With the colder air, the shorter days, and the mania of holiday planning that come with late November, it seems right to start spending more time in the warm, comfortable indoors. And looking through our Historic Image Archive, while our neighborhood’s building facades and street life take center stage, it’s also nice to note the fascinating interiors that these photographers chose to document. Let’s wander through some of them.
Veselka, 144 2nd Avenue
We’ll start at one of our (everybody’s) favorite places – Veselka on the corner of 2nd Avenue and 9th Street. Opened in 1954 as a small candy store, the space underwent a number of renovations over the years (most recently in 1996) to expand and become an East Village landmark. They continue to source their ingredients from local and family-owned businesses. (Owner Tom Birchard kindly shared some of his favorite Village things with us in a previous Off the Grid post.)
Of course, you can step into this temple of Ukrainian specialties anytime – they’re still going strong and stay open 24 hours a day. But with these photographs we can take a look at the restaurant’s interior in 1981, comparing the then-and-now wall murals painted by Arnie Charnick and imagining what a seat at the counter would have looked/sounded/smelled/tasted like nearly 40 years ago (probably bustling and delicious). Though so many of the places in our Archive no longer exist, it’s a treat to have images of long-standing, beloved neighborhood spots.
Colonnade Row, 428-434 Lafayette Street
Next, we get to glimpse behind the magnificent exterior of Colonnade Row (or LaGrange Terrace) on Lafayette Street. Originally a row of nine early-1830s Greek Revival buildings, only four remain, but they still unfailingly catch the eye of passersby. In Part 4 of our extensive collections (see Parts 1, 2, 3, and the filming of The Godfather) of photographs taken by the extraordinary Carole Teller, we can observe the unbelievable ceilings, pilasters, and fireplace surrounds found within (at least as of the early 1960s).
As we see, the building is filled with details that make it majestic both inside and out: rosette ceiling moldings, elaborate anthemion and volute designs, delicately draped curtains, and more. Such features remind us that the homes were indeed built “for families like the Vanderbilts and the Astors” (NY Times). With these photographs, though – and this recent article about the place – we can pretend for a moment that we’re there (and see that the interior details have remained).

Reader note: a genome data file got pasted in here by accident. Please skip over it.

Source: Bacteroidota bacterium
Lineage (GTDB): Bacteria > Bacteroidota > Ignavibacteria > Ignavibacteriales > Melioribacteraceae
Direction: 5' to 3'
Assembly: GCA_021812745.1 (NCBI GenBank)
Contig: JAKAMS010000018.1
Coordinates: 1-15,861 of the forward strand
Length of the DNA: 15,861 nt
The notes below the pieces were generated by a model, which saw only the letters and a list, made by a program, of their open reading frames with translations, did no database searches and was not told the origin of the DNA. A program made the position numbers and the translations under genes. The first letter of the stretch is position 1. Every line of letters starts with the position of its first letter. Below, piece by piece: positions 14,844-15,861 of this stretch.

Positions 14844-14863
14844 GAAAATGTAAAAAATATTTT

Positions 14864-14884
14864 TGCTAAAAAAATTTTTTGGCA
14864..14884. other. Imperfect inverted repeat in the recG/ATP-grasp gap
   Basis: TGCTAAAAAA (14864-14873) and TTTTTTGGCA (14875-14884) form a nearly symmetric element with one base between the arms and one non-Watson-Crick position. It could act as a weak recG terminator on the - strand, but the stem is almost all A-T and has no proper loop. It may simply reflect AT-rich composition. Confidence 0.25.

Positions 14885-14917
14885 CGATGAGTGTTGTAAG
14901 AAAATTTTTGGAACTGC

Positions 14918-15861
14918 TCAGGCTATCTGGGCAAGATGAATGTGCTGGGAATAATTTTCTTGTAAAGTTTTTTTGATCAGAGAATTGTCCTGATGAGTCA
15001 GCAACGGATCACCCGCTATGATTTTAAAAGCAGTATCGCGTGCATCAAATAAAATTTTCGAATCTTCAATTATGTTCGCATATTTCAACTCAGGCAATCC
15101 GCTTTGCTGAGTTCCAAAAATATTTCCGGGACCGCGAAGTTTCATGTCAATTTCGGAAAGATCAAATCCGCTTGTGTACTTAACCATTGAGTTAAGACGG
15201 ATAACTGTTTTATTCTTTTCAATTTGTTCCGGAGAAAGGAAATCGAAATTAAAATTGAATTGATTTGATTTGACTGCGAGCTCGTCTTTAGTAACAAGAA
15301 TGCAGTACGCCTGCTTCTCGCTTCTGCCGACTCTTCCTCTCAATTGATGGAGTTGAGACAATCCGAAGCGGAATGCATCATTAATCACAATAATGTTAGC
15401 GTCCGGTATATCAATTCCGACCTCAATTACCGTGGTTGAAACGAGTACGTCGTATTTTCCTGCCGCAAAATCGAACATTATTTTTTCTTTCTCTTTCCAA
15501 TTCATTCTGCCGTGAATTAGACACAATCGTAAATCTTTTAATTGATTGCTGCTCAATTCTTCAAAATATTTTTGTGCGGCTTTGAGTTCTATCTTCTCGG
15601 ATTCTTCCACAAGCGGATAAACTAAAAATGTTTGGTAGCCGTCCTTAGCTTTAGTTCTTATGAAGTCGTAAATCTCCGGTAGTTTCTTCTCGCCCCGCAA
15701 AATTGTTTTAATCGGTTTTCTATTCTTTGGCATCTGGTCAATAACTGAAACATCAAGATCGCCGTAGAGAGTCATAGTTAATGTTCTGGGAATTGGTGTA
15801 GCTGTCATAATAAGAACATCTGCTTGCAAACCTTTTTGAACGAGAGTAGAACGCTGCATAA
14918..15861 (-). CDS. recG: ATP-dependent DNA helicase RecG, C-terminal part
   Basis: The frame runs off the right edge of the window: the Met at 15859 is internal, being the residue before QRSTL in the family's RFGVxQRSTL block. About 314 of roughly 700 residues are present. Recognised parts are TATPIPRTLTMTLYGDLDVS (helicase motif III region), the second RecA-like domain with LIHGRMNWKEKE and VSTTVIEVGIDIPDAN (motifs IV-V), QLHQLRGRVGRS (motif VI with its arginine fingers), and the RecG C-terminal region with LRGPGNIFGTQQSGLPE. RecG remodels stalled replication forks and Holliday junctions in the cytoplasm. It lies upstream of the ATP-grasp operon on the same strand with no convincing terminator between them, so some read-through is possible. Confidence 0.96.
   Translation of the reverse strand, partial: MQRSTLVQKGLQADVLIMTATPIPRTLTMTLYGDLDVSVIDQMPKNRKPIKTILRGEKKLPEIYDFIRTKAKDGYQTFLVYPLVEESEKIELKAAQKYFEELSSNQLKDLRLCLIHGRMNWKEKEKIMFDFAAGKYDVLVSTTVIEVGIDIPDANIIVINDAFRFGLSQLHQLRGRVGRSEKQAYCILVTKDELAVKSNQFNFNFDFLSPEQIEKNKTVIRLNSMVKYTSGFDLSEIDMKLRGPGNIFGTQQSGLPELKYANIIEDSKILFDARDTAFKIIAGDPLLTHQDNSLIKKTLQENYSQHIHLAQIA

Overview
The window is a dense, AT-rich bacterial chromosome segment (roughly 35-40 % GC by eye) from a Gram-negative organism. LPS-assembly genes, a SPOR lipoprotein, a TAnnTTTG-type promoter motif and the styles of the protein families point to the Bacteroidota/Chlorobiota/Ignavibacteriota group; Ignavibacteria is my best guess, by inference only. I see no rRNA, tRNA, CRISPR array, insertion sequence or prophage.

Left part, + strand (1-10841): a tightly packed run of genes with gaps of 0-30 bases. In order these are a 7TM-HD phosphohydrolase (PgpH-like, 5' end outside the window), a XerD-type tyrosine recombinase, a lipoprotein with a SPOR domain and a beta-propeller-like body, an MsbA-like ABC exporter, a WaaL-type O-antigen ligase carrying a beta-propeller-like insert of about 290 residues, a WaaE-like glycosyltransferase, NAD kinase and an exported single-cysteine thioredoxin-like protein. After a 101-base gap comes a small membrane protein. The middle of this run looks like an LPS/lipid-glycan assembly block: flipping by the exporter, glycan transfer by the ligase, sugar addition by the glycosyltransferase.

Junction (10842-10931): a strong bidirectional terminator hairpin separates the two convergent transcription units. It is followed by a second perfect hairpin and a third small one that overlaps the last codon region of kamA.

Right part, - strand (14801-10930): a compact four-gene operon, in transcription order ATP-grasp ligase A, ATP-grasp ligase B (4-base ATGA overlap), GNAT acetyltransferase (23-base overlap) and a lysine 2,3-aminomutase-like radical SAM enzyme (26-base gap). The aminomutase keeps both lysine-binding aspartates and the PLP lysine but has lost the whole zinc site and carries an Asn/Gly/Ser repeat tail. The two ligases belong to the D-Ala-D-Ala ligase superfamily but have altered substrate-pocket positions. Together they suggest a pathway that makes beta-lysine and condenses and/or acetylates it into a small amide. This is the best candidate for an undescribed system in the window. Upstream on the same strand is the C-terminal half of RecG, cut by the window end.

Mark Twain House, 21 5th Avenue
For our third stop, we journey back to when lower Fifth Avenue, now home to tall apartment buildings, resembled the smaller-scale streetscapes of much of the rest of the Village. Some remnants of that time, in fact, were around not too long ago. We find a wonderful example from 1954 in the NY Bound Bookshop collection in our archive.
Among the invaluable views of the Village in this collection, there are a handful of photographs of the Mark Twain House, on the southeast corner of Fifth Avenue and 9th Street, including a couple of interior shots. We see the starkly lit drawing room, with a silhouetted figure standing by one of the elegant French doors. There even appears to be snow on the balcony right outside (it was January, after all). Built in 1851 and described in the Greenwich Village Historic District Designation Report as “one of the most architecturally notable houses in all New York,” the house only very briefly served as Twain’s residence. Still, these photographs give us a rare look into the now-lost home of an American (and Village) literary legend.
House on Renwick Row, 26 West 10th Street
And, saving what I think is the most jaw-dropping for last, we’ll head around the corner to 26 West 10th Street. This grand home is one of a row of handsome Anglo-Italianate houses designed by preeminent 19th century American architect James Renwick, Jr. (presumably the designer of the Mark Twain House, too). The photographs from this collection place you right inside a turn-of-the-20th-Century home, filled with collected works of art, a mixture of furniture styles, dramatic mirrors over fireplace mantels, and wall treatments you’d scarcely find today.
At the time, the home was owned by the Moir family, who lived there from 1866 to 1900. We’re fortunate to still have these buildings in our neighborhood – part of the original Greenwich Village Historic District – but their interiors are likely altogether different now. Thus we’re equally fortunate to have Village Preservation’s Historic Image Archive and supporters who so generously shared their photographs with us.
There are plenty more interiors to see in our Historic Image Archive. Keep snooping!
If you have old photographs of our neighborhoods that you would like to donate to Village Preservation, let us know! Email Sam Moskowitz to ask about adding your photos to Village Preservation’s Historic Image Archive. Prints from the archive are also available for purchase here.